Here's one thing we know about Michael Young: He's having arguably the worst season of his Major League career.
Here's another thing we know about Michael Young: He's not coming out of manager Ron Washington's lineup.
Young has started 126 of the Rangers' 134 games this season, and three of the eight absences were due to a brief paternity leave. The bulk of his starts (61) have come at designated hitter, with 34 starts at first base, 16 at third, 12 at second and three at short.
This is Young's batting average/on-base percentage/slugging percentage line this season: .267/.299/.350. He has a .648 OPS, the worst of his career.
This, for the sake of comparison, is the average line for American League DHs this season: .261/.332/.440. So the average DH has a .772 OPS.
Young, of course, has value beyond the DH role, as his glove plays at any infield position. And he's also the unquestioned veteran leader of a clubhouse praised for its chemistry.
But at what point do the statistics outweigh the stability? At what point must leadership come with lumber?
These are the kind of questions being posed to Washington these days, and he swats them down swiftly.
Is there pressure to take Young out of the lineup?
"No pressure at all," Washington said the other day. "Why? Who am I going to replace him with?"
At this the skipper pulled out his lineup card and pointed to the list of bench players. Somebody offered the name of Mike Olt -- the highly touted first-base prospect who reached the big leagues a month ago after tearing it up at Double-A Frisco.
The fans, Washington was reminded, tend to gravitate toward a young up-and-comer like Olt when a 35-year-old like Young (and here the last name appears ironic) is reduced to a singles-hitting shadow of his former self.
"Fans want to gravitate toward a young up-and-comer," Washington said, "and the fans want to win, too."
And Washington, whose Rangers are still in first place in the American League West (albeit with the A's making a late charge), believes that the Rangers are in their best position to win with Young's name on that lineup card.
"Intangibles," Washington said. "He leads even when things are not right [for him personally]. That's what leaders do. If you didn't look at his numbers, you wouldn't know Michael Young is struggling. That's how he handles himself. He comes every day with the same tempo, same attitude, cheers on his teammates every night and busts his [tail] every night."
Without question, Young's lack of extra-base pop is jarring. You can make the argument that he's ill situated for the sixth spot in the loaded Texas lineup.
But managers know their personnel, and this seems to be a situation in which it might be best to defer to the man who has filled out the lineup cards for the last two AL champions. Because as much as those of us on the outside can look at the stats and scoff at the notion of "intangibles," there are a couple dozen men in that locker room who don't scoff at it at all.
And as the season hits its most pivotal stretch -- and the Rangers look toward a potential AL three-peat, with the hope of a new result in the World Series -- there is certainly something to be said for the experience and unwavering intensity Young brings to the table.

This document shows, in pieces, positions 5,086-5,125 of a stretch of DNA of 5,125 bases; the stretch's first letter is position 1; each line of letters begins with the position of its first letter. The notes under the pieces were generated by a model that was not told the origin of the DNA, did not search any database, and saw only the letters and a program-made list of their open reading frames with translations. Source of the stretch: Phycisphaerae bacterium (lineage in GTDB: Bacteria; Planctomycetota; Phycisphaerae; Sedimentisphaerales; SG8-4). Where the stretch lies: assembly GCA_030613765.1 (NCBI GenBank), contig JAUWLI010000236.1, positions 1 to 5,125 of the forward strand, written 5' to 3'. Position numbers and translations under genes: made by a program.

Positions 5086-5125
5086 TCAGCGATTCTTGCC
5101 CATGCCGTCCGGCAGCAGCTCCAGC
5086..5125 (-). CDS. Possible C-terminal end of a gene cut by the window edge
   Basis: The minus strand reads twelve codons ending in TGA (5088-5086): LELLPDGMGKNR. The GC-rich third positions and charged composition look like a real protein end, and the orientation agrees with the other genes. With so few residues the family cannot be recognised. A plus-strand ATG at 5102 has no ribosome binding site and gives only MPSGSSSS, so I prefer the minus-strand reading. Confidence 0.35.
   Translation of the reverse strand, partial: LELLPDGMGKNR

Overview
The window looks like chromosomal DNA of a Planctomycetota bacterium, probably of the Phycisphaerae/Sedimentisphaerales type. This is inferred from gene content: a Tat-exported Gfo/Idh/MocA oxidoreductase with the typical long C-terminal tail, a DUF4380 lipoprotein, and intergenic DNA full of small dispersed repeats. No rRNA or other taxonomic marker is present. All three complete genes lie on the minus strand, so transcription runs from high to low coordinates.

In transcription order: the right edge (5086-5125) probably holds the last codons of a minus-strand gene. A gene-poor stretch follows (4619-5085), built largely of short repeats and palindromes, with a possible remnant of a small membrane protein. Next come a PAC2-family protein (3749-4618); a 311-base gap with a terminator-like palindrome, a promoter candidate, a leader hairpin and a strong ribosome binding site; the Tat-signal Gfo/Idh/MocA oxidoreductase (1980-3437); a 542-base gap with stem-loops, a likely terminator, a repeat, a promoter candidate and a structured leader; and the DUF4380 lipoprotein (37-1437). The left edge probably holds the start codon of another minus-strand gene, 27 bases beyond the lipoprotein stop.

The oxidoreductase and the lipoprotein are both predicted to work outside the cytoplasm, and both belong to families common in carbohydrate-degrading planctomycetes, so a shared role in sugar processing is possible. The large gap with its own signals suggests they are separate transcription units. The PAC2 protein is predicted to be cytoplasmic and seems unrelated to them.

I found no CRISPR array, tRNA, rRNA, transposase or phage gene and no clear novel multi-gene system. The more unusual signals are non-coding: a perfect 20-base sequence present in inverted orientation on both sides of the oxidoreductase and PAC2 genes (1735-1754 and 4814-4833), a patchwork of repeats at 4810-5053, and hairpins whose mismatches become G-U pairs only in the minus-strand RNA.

"The two attributes any hitter has to have are confidence and mental toughness, no matter what's going on mechanically or anything else," Young said. "If you have those two things, you're going to find a way to get out of anything."
Young hasn't found his way out of this season-long skid, and he's the first to admit he's had to make more mechanical adjustments than usual.
"My swing is usually pretty solid, fundamentally sound," he said. "Because of that, a lot of times, I just kind of dismiss mechanical stuff and move on to my mental adjustment to the next at-bat and the next pitch. In this situation there was some mechanical stuff I had to work on. I got into a couple of bad habits. I've learned some valuable lessons."
Young notes that his bat speed is his biggest attribute, and the dip in power production might be an indication that his speed has slipped. He did, however, homer in Monday's 8-4 win over the Royals.
Remember that Young is only a year removed from an .854 OPS and an eighth-place finish in the MVP voting. When he struggled at the outset of the 2011 postseason and Washington was clobbered with questions about dropping him out of the cleanup spot, Young responded by batting .302 with a .916 OPS from Game 4 of the AL Championship Series onward.
In other words, while the sample size has piled up considerably this season, Young has earned himself a good deal of leeway. And although Olt, who is batting .143 with a .436 OPS in very limited opportunity to this point, is a tantalizing talent, he is still very much an unknown quantity at this level.
So Young is staying in the lineup. But should he stay in the sixth spot? After all, the average AL sixth hitter is batting .253/.318/.422. Young's slugging percentage, in particular, pales in comparison.
David Murphy (.515 SLG) and Mitch Moreland (.510 SLG) would both seem more attractive options from a run-production standpoint. As it stands, Young functions more as a table-setter for those two.
"I'm a big believer that numbers don't tell the whole story in any season," Young said. "You can find ways to improve no matter what your stat line says. I want to finish this season a better player than I was last year."
There are no easy ways to handle a respected veteran leader when his numbers decline. Mistreat him and you run the risk of poisoning your clubhouse. Stick with him too long, and you run the risk of poisoning your output.
Washington is bullish in his belief in Young.
The good news for Washington and for the Rangers is that Young has a history of proving he's worth believing in.
Anthony Castrovince has been a reporter for MLB.com since 2004. Read his columns and follow him on Twitter at @Castrovince.